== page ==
Originally posted on Gamebreaker on Sept. 30, 2014.
As a long time fan of most adaptations of Sherlock Holmes, I was quite excited to play the newest game, Sherlock Holmes: Crimes And Punishments, by Ukrainian developer Frogware Games. They took inspiration from various incarnations of Sherlock Holmes and combined them all into one interesting package. Furthermore in this game the player doesn’t merely follow along as Sherlock solves the cases, rather the player is the driving force and makes all the investigative choices.
The main goal in Crimes and Punishments to solve a series of six cases through investigation, deduction and the careful application of deduction; anything else really couldn’t be considered a Sherlock Holmes game. In most games things start off easy and get more difficult and complex, but Crimes and Punishments didn’t follow the formula. The first case is definitely not the simplest case, I’d actually place it about middle of the road in complexity. However, it did do a great job of introducing many of the mechanics involved in gathering information and coming to conclusions. Thinking back, it was nice to have a fairly complex case right upfront and getting the more simple cases later were a nice break after intense cases.
Interviews are one of the primary ways of gaining clues and finding insight into the cases. For every character who is interviewed Sherlock also builds a “Character Profile” in his Casebook. The player is given a slice of time slowed down to look over the interviewee and make observations. There is a blurred list at the start so it’s easy to know when all the clues have been found. To find these clues it’s a simple matter of mousing over the character, though as simple as it is there were a few times where I knew I had just one more clue to find but it took me a bit to find it.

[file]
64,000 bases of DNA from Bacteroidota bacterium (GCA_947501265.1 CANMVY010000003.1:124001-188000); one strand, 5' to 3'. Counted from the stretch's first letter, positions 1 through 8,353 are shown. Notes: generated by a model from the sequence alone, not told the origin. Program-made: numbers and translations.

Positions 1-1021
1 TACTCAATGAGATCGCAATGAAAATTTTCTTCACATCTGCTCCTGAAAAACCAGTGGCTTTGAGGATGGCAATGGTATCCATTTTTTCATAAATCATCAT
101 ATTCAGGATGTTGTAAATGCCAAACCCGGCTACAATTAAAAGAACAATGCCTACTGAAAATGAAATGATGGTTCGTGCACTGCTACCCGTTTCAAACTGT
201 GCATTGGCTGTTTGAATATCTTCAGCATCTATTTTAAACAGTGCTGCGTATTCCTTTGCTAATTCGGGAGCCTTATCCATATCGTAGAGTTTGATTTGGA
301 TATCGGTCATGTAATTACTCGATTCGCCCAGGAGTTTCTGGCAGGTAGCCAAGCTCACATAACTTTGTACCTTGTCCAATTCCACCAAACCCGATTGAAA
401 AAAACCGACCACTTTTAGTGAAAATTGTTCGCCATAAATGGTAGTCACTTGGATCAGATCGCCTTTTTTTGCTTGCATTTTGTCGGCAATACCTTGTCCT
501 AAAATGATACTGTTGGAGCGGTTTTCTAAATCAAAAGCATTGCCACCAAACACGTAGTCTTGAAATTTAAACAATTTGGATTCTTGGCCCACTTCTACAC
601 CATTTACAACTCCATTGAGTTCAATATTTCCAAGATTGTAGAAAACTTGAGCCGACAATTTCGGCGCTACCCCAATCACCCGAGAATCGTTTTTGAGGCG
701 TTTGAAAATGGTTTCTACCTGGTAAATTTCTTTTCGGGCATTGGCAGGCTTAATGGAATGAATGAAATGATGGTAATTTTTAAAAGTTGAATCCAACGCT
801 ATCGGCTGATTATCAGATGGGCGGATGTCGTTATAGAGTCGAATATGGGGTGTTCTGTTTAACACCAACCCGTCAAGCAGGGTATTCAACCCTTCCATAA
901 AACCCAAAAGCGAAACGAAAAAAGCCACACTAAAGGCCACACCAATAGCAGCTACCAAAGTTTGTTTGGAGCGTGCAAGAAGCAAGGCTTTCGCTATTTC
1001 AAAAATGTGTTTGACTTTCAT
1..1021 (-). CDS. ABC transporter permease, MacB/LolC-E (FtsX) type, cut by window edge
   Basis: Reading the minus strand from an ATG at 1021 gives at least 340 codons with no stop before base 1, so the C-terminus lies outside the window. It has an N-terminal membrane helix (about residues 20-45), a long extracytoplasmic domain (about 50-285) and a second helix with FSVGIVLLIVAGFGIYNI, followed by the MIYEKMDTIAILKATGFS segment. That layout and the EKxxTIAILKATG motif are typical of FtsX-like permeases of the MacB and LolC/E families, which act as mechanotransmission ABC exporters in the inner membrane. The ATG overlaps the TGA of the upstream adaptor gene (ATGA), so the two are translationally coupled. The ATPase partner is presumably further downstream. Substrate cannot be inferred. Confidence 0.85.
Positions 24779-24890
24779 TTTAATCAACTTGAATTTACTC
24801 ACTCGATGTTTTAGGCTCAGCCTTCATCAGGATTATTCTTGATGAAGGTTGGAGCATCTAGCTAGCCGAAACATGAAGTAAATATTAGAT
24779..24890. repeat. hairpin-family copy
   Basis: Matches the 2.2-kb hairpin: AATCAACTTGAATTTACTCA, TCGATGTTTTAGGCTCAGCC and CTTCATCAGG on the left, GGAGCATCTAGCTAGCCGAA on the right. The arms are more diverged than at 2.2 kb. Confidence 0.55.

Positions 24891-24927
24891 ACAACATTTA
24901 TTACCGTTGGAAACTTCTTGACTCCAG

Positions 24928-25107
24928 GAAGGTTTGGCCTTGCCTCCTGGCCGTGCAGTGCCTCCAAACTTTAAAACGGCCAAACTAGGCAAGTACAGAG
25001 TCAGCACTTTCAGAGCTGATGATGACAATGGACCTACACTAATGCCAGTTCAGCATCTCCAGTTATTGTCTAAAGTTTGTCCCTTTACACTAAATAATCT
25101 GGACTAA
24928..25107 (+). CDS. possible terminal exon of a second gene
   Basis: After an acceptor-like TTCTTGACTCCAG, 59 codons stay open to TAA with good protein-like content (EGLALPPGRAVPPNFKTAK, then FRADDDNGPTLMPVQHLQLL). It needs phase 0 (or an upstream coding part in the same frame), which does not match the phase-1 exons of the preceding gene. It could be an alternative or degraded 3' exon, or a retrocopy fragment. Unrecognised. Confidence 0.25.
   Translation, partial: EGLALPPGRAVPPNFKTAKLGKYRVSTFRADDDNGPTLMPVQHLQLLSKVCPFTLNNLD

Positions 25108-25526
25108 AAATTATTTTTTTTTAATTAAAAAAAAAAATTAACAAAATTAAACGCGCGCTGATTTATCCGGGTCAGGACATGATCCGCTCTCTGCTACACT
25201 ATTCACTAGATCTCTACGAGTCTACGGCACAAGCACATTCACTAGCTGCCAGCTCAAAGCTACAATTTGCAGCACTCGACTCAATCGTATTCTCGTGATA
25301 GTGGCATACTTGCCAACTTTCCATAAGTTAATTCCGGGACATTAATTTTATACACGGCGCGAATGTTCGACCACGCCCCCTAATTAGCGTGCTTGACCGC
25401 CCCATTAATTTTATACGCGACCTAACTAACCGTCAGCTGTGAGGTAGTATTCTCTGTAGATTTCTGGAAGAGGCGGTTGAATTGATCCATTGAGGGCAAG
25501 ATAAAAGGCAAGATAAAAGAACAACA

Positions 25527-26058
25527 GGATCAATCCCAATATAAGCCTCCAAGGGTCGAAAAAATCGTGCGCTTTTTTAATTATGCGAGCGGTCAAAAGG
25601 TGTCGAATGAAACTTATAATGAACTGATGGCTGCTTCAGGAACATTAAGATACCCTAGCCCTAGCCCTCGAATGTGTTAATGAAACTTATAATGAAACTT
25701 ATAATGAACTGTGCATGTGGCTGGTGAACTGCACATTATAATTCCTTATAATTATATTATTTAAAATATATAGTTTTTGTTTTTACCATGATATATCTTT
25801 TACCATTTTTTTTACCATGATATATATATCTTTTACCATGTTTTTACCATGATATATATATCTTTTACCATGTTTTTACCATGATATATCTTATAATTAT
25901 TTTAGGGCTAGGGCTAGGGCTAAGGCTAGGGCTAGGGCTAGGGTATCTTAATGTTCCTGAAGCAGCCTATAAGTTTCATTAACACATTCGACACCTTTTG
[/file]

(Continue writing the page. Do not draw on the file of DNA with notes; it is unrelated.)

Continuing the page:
Sometimes while questioning a subject there will be follow up questions, for instance when we know someone is lying. When this happens an extra option pops up, on PC it was press “Q”, then a list of clues to choose from appears. Often the correct clue is something gathered during the character profile, so doing those first is always a good idea. I was a bit disappointed to discover if the wrong clue is selected I was just told to try again. In most other aspects I was able to make wrong choices and deal with their consequences.
For the most part there is very little hand holding in this game. There are prompts to explain how a skill works or what might be useful, but how you work through the case is up to the player. Additionally there are many puzzles throughout the game to solve; from picking locks to mixing the correct solutions to testing something. Sadly, it is possible to just skip any of the puzzles or challenges and the game acts as if you had solved it. Which is good if a player were to really get stuck… but being able to skip all of that stuff really makes a large part of the gameplay pointless.
It is quite possible to interpret the clues in a case and come to almost any conclusion, which truly let me feel like I had a really important role in how everything played out. For example in the first case Peter Carey is run through with a harpoon. Sherlock and Watson set-up an experiment to see how difficult it would be to harpoon someone into a wall. The result shows, quite obviously, it’s a fairly difficult task to accomplish. On the deductions page the two ways to interpret this information is either it was done by someone with strength and skill or someone got very lucky. Either way will change how all the evidence fits to conclude different people are innocent or guilty.
However, I was not able to come to illogical conclusions which makes sense for a game about Sherlock Holmes. Any deductions which conflict will be highlighted in red and won’t be used in forming a conclusion until the conflict is resolved. Additionally once a deduction is made it isn’t set in stone. I often went through and made every possible combination of deductions just to see what the different possibilities are. I found this particularly helpful for the hardest cases because it often boiled down to what scenario seemed the most likely to me.